This is so essential, I loath to think that there are teams out there where juniors are not reviewing the code of more senior members!
My very first programming job was working with a team that was in charge of a very large server product that involved everything from HTML+CSS and Ruby on Rails right down to video codecs and network protocols implemented in C/C++. When I was hired on, I had assumed it was primarily due to my experience with Ruby, so I was caught off guard a bit when one of our senior-most developers called me into his office the first week to review a commit he had just written for the work distribution algorithm that involved BSD socket APIs. I will admit, as the article here mentions, that I probably benefited more from the interaction, as I was about as useful in that code review as a Rubber Duck, but having that experience (and on the first week) cemented in my mind that we were one team and that, although I might have been hired for my Ruby skills, I was going to have to bear the same responsibility for our product as everyone else.
From that point on, I worked harder on that project than almost any other project I've worked on since.
Thanks for sharing your story! It coins exactly the point I was trying to make. It also shows a great professionalism from that senior developers part (probably one reason he/she was a senior in the first place) which, it seems, had a pretty profound effect.
I agree with you and thought the same thing. It's one of those intangible traits all senior developers should have. When I started as a developer, you tend to think senior means writing the most/best code and that's it. That should be a small part of it, absolutely. However, if you're not making those around you better, you're not being the best you could be.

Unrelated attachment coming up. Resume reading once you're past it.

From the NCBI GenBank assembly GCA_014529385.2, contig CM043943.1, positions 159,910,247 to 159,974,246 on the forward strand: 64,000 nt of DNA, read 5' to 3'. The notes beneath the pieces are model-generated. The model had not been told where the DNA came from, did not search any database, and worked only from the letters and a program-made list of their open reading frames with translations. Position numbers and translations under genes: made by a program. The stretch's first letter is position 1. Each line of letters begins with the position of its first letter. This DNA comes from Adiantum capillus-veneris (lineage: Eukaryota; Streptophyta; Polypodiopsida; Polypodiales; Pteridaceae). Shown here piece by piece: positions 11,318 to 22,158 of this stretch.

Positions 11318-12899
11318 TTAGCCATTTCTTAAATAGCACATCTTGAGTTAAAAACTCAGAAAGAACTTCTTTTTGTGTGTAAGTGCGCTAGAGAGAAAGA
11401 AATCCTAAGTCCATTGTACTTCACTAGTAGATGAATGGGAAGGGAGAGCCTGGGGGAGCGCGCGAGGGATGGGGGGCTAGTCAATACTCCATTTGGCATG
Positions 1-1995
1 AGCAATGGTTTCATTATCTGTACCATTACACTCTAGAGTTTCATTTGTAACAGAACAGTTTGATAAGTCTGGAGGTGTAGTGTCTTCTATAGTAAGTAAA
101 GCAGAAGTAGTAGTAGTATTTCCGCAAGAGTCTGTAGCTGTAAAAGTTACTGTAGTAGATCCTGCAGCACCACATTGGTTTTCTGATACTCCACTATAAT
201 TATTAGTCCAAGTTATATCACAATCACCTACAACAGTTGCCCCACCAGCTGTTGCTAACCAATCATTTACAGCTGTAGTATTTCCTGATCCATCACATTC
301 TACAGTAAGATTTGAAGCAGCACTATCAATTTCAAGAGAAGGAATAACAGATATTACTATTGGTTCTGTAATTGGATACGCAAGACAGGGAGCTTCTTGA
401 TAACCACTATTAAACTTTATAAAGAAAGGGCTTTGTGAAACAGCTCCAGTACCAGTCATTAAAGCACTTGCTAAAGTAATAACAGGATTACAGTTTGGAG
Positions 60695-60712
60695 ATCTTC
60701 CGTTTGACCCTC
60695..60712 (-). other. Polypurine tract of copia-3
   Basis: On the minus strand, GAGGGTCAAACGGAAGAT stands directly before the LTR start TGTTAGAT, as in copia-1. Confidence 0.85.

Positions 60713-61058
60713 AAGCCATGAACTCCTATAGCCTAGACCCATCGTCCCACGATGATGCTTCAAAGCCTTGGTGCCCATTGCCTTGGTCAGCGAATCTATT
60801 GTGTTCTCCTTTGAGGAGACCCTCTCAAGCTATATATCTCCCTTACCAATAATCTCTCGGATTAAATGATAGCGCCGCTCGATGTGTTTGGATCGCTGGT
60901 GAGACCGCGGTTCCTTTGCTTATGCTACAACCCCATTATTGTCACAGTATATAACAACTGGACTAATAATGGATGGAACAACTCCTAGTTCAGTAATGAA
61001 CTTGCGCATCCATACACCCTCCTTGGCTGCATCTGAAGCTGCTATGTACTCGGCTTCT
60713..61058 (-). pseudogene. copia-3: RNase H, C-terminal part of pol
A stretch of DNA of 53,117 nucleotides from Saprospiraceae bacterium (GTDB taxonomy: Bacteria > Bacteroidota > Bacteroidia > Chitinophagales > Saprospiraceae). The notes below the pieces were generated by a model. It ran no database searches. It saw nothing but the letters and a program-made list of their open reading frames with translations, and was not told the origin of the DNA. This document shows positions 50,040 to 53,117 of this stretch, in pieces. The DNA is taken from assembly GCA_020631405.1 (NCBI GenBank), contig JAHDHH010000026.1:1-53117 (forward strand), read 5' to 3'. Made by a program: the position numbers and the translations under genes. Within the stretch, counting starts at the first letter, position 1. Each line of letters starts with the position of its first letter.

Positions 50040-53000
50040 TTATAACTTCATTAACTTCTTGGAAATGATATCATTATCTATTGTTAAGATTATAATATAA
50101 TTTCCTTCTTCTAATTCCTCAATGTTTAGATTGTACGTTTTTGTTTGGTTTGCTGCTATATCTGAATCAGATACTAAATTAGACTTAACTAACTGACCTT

It's the classic case of: a 10x developer doesn't produce 10x the code, they influence the 10 developers closest to them to produce 2x the code.
This is how we do things at my work - juniors can review senior dev's pull requests. It helps to break down walls and prevent authority from piling up.
We've just started doing this as well. Seems to get a bit competitive at times though.
I'm experiencing the same thing, but I think its worth it.
This is a great idea!
Love it. Great way to challenge traditional power structures and get people working together better.
This is absolutely necessary to do. You're not going to be magically bug-free just because you're more senior. Hell, hubris can breed bugs in your code just as easily as naiveté.
I never underestimate a new developer's ability to find bugs in my code. We all make mistakes. The more eyes on our programs, the better.
Great article and idea!
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